Whether you are selling or buying property in Spain certain requirements must be met and procedures followed to ensure the purchase complies with Spanish Law and regulations.
Legal representation and assistance is particularly necessary in Spain when purchasing or selling property. The Conveyancing process in Spain involves different degrees of participation by various parties: the seller, their legal representative, the real estate agent, the accountant, a notary public, the registrar, utilities companies, the town hall, banks, and in some cases the local courts, regional authorities, etc. Continue reading
It is a very common practice, amongst both foreigners and nationals, to rent out a second property that they don’t use for a certain period of the year to generate extra income and cover costs. However, this practice results in certain tax obligations for the owner in Spain, which we will aim to clarify in this post.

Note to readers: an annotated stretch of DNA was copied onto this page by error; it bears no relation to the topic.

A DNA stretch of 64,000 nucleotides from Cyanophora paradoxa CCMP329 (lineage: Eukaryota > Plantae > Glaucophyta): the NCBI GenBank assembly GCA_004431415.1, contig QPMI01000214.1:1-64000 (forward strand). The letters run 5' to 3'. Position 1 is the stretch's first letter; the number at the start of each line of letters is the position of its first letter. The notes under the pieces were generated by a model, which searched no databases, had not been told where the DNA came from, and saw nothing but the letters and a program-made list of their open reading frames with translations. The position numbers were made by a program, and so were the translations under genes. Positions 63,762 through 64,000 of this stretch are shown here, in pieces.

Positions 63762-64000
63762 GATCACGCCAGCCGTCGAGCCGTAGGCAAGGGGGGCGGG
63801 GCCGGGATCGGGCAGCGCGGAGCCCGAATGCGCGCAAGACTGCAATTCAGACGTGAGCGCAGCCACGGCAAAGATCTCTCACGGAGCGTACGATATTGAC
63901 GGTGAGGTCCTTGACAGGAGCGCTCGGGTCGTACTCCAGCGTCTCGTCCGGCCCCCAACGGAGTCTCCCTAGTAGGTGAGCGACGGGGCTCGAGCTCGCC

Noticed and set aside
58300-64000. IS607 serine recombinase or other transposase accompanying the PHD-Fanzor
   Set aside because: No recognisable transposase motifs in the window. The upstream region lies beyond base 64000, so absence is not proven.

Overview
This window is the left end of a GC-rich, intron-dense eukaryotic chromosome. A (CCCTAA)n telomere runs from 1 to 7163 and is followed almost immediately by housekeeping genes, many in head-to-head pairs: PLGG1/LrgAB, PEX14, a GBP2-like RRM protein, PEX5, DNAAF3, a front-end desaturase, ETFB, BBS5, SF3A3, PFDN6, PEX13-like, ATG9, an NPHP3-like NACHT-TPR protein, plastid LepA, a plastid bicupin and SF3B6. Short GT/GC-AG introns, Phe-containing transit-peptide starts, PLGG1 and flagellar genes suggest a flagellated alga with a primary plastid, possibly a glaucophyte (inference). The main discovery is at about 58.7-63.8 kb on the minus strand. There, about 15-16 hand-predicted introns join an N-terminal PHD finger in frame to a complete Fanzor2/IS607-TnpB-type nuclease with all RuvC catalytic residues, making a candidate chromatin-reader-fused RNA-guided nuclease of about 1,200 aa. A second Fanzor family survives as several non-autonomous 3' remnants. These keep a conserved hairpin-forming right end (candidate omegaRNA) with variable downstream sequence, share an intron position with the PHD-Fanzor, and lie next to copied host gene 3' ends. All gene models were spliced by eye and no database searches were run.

As you may remember, I have referred to this tax in previous posts without fully explaining what it entails exactly. Here is a breakdown of the key facts of Spanish Non-Resident Tax.
The determining factor regarding what kind of Income Tax a natural o legal person pays in Spain is residence. Residents pay regular Income Tax (IRPF) or Corporation Tax (IS), and non-residents, both natural and legal persons, pay must pay Non-resident Income Tax (IRNR).
As we all know, the current economic situation in Europe, and the special vulnerability of the Spanish economic and housing market, make Spain a country with appealing potential for foreign investors wishing to acquire real estate here.
Climate, way of living, beaches, but above all affordable prices for those originating from abroad, encourage other European citizens to makes plans for their future here. At a time when accessing credit has become extremely complicated for Spanish nationals, the difficulties for foreigners in buying property in Spain are far fewer.